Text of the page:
British-Canadian D-Day Veteran Who Took Surrender of Wehrmacht Giant Dead at 97

Corporal Eldon Bob Roberts was only 5ft 3in, but he stood tall in his army boots and was the second man to set foot on Juno Beach on that fateful June D-Day in 1944. A sniper’s bullet missed its mark by millimetres, whistling past his head.

With another soldier, Roberts took out a German machine gun post located on a cliff side. It was focused on the advancing Allied Infantry but was silenced by Roberts using firearms and a flamethrower.

Bob Roberts (centre) and his comrades briefly rest during the battle of Normandy.
Bob Roberts (centre) and his comrades briefly rest during the battle of Normandy.

Bob Roberts was born in St John, New Brunswick, Canada and enlisted with his younger brother, Ernie Roberts in 1942 in the North Shore Regiment of the Canadian Army. Soon after, they were sent to Britain for training and were deployed as part of the D-Day Allied Invasion of Normandy, France. Sadly, Ernie didn’t make it home after the D-Day landings as he was killed just 24 hours after relieving his brother at post.

Later in the campaign, having advanced with his regiment along the coast to Calais and destroyed a gun battery, Corporal Roberts was involved in one of WWII’s more bizarre encounters. On September 26th the troop he led captured a gun crew. Roberts, known for his short stature was then confronted by the tallest German soldier on record, Private Jakob Nacken.

Nacken after he was captured by Bob Roberts.
Nacken after he was captured by Bob Roberts.

 

Nacken spoke excellent English, having travelled extensively with circus and other travelling shows to the United States, appearing at the World’s Fair in New York in 1939 and on American television as the World’s Tallest Santa. At 7ft 3in he cut a remarkable figure wherever he went. On his return to his homeland in Germany at the end of 1939 Nacken was immediately drafted into the Nazi war machine.

The German gunner had to have uniform especially made and sported size 17 boots.

It is true to say that the meeting between Roberts and Nacken caused some mirth that day with the 23-inch (59cm) height difference meaning that neither man would ever see eye to eye. Nacken and his comrades were dispatched to England as prisoners of war to wait out the rest of WWII.

 

Jakob Nacken in 1935.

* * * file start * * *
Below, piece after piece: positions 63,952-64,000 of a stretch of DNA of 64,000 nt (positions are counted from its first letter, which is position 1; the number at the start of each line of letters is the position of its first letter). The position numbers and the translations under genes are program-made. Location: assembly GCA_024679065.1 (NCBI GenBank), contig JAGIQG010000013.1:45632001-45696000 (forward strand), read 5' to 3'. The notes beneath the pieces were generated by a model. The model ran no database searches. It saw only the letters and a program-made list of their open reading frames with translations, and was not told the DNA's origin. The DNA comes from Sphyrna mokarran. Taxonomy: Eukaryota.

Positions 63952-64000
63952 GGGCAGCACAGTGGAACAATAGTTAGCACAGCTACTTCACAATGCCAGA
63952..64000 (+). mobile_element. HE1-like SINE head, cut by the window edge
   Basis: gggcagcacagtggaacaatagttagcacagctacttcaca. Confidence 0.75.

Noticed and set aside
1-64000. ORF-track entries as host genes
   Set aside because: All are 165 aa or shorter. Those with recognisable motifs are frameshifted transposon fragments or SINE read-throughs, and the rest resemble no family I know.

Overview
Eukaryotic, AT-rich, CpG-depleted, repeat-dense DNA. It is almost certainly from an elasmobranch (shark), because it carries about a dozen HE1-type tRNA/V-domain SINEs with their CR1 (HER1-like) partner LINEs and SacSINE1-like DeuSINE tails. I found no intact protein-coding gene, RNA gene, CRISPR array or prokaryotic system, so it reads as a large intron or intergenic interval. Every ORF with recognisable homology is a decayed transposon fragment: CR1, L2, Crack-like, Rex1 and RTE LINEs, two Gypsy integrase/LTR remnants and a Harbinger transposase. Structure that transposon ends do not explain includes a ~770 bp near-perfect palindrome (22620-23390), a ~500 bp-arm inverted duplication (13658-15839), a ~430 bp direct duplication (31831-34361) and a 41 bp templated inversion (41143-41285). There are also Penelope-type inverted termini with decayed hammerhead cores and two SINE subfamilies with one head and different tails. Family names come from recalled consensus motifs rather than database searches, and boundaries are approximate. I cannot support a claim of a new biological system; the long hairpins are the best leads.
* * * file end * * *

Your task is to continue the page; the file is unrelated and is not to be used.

Jakob Nacken in 1935.

After the end of hostilities Nacken left Germany for the USA where his sister had already settled. Once in America

 

he became well known through the newsreels and spent one season appearing as the World’s Tallest Santa, with children able to walk between his legs. He appeared on many television shows under the stage name, Germany’s Long Jake.

In 1955 he became a citizen of the USA and in 1959 appeared on Broadway, New York, as part of ‘Ripley’s Odditorium’ in the role of ‘World’s Tallest Man.’

By contrast, Bob Roberts returned to Bournemouth, Dorset in the South of England after the war for a quiet life. He married his ‘English Rose’ Vera, and together they had four children, ten grandchildren and nineteen great-grandchildren. So, perhaps, not such a quiet life after all?

Bob Roberts and his wife, Vera.
Bob Roberts and his wife, Vera.

He died in his sleep after a short illness at Bournemouth Hospital on the 1st August 2020. The nursing home, Bournemouth War Memorial Home, flew the Union Jack Flag at half mast as a mark of respect at his passing, and on the day of his funeral, the 13th August.

In an interview, many years after the event Mr Roberts enjoyed re-living the remarkable memory, ‘My mates who were watching the rest of the men saw this giant of a guy approach me and I was aware they and the Germans were having a good laugh.’

Speaking after his death, his daughter, Dorothy Savill said of her father that, ‘although it was his bravery during the war that he was famous for, Bob was first and foremost a wonderful dad, grandad and great-grandad.’

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Corporal Bob Roberts was awarded the Legion D’Honneur from the French government in 2014.